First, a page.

Not Explaining the Song of Songs
Reading commentaries before you read Bible text
is comparable to reading program notes before
you hear a piece of music, or feeling far more highly sexed
by fantasies about a partner you adore
than by reality of him or her with whom you will
be making love, the fantasy of music that you’ll hear
and that of making love both ones that you will spill,
once you have drained both of these pleasures which are extremely dear.
The fallacy of reading commentaries of the Song
of Songs is: that even when they are fantastic, all inter-
pretations are both hypothetical and wrong,
“no comment” the best commentary to words that stir
the soul solely
since they’re holy.
Inspired by “A Cellist Breaks Music Into ‘Fragments,’ Then Connects Them: Alisa Weilerstein’s latest project is a series of staged solo recitals that weave Bach’s cello suites with newly commissioned works,” NYT, 3/24/23, in which David Allen writes:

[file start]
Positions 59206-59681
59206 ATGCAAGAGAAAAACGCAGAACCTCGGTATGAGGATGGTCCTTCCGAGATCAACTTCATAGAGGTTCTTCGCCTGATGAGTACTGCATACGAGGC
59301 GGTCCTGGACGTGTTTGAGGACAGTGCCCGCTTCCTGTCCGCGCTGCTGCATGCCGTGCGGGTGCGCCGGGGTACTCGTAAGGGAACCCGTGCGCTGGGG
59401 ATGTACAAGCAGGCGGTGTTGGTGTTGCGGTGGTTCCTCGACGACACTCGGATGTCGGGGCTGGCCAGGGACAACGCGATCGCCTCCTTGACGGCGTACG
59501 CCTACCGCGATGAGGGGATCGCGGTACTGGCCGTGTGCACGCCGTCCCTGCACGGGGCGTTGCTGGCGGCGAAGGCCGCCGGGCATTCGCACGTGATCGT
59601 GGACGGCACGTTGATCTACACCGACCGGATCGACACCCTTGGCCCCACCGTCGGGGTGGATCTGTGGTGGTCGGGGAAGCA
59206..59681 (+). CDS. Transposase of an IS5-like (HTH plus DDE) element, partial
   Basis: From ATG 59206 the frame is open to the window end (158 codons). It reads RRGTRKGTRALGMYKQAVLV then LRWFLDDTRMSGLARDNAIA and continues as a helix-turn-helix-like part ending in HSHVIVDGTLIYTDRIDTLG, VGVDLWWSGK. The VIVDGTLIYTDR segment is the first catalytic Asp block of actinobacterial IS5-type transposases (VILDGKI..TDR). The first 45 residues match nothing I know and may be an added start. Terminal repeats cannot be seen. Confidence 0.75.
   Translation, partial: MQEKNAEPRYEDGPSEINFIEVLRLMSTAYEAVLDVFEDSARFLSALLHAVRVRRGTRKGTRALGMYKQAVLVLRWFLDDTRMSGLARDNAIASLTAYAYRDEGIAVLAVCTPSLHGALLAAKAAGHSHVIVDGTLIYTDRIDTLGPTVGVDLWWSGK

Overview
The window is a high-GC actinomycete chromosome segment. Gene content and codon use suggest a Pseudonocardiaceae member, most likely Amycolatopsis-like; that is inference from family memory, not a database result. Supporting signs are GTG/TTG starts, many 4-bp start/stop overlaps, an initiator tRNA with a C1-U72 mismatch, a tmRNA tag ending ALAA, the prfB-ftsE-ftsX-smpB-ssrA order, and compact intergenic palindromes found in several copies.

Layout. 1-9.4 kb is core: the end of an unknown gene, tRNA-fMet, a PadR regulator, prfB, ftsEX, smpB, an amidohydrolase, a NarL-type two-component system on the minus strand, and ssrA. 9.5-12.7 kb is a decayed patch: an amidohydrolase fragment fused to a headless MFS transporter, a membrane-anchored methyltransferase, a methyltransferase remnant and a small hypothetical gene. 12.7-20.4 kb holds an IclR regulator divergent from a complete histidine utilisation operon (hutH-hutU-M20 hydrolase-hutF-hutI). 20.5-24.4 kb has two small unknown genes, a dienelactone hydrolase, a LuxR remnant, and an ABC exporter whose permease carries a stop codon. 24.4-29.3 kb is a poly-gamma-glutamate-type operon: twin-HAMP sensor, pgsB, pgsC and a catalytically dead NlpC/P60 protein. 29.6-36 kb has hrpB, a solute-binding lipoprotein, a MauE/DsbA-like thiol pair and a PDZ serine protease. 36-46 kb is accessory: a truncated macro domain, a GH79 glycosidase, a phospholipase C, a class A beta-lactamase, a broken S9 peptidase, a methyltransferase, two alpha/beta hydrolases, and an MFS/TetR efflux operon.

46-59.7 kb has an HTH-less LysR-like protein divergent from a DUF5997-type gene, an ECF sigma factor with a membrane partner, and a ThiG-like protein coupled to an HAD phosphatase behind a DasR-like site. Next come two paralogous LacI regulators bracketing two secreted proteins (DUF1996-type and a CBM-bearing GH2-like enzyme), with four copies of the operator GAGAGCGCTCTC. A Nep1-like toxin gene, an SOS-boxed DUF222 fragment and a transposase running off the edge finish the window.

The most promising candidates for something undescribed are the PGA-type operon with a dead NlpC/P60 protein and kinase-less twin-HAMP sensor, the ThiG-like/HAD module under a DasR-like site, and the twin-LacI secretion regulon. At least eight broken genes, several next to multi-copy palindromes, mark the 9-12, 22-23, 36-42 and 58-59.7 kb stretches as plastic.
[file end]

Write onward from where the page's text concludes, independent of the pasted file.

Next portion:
When the cellist Alisa Weilerstein found herself cooped up with her family at the start of the pandemic, her first instinct, like that of so many classical musicians, was to find some way — any way — to communicate.
She joined the artists who found solace on social media, streaming a movement of Bach’s cello suites each day, for 36 days in a row. “I just want to have a kind of outpouring of music, of thoughts, and everything else,” she told The New York Times then. “Right now all I really want to do is give.”